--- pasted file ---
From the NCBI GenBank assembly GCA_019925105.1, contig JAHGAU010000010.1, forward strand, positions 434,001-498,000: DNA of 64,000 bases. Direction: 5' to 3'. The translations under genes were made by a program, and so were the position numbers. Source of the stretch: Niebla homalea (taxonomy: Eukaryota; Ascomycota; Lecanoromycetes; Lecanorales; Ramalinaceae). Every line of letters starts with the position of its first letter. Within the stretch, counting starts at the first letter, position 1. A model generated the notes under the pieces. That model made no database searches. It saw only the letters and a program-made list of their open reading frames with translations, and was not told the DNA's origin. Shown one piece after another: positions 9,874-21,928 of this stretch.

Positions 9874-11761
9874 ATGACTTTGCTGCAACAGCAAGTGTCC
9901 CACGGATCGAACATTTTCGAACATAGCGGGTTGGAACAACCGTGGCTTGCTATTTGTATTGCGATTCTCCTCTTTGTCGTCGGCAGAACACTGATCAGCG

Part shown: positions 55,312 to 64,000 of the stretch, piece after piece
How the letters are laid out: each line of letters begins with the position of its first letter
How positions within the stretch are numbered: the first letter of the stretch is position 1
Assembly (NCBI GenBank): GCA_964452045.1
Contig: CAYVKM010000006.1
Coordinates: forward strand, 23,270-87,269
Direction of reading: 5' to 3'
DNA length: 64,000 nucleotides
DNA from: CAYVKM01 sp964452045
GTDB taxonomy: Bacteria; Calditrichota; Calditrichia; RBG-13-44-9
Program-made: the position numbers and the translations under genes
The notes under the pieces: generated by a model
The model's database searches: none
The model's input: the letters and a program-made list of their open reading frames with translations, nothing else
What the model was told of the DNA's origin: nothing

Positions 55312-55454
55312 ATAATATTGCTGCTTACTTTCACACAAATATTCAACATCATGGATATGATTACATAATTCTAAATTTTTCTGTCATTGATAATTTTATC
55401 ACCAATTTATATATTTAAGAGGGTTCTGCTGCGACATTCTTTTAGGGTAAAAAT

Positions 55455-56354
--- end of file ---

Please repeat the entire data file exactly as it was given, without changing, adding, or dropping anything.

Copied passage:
From the NCBI GenBank assembly GCA_019925105.1, contig JAHGAU010000010.1, forward strand, positions 434,001-498,000: DNA of 64,000 bases. Direction: 5' to 3'. The translations under genes were made by a program, and so were the position numbers. Source of the stretch: Niebla homalea (taxonomy: Eukaryota; Ascomycota; Lecanoromycetes; Lecanorales; Ramalinaceae). Every line of letters starts with the position of its first letter. Within the stretch, counting starts at the first letter, position 1. A model generated the notes under the pieces. That model made no database searches. It saw only the letters and a program-made list of their open reading frames with translations, and was not told the DNA's origin. Shown one piece after another: positions 9,874-21,928 of this stretch.

Positions 9874-11761
9874 ATGACTTTGCTGCAACAGCAAGTGTCC
9901 CACGGATCGAACATTTTCGAACATAGCGGGTTGGAACAACCGTGGCTTGCTATTTGTATTGCGATTCTCCTCTTTGTCGTCGGCAGAACACTGATCAGCG

Part shown: positions 55,312 to 64,000 of the stretch, piece after piece
How the letters are laid out: each line of letters begins with the position of its first letter
How positions within the stretch are numbered: the first letter of the stretch is position 1
Assembly (NCBI GenBank): GCA_964452045.1
Contig: CAYVKM010000006.1
Coordinates: forward strand, 23,270-87,269
Direction of reading: 5' to 3'
DNA length: 64,000 nucleotides
DNA from: CAYVKM01 sp964452045
GTDB taxonomy: Bacteria; Calditrichota; Calditrichia; RBG-13-44-9
Program-made: the position numbers and the translations under genes
The notes under the pieces: generated by a model
The model's database searches: none
The model's input: the letters and a program-made list of their open reading frames with translations, nothing else
What the model was told of the DNA's origin: nothing

Positions 55312-55454
55312 ATAATATTGCTGCTTACTTTCACACAAATATTCAACATCATGGATATGATTACATAATTCTAAATTTTTCTGTCATTGATAATTTTATC
55401 ACCAATTTATATATTTAAGAGGGTTCTGCTGCGACATTCTTTTAGGGTAAAAAT

Positions 55455-56354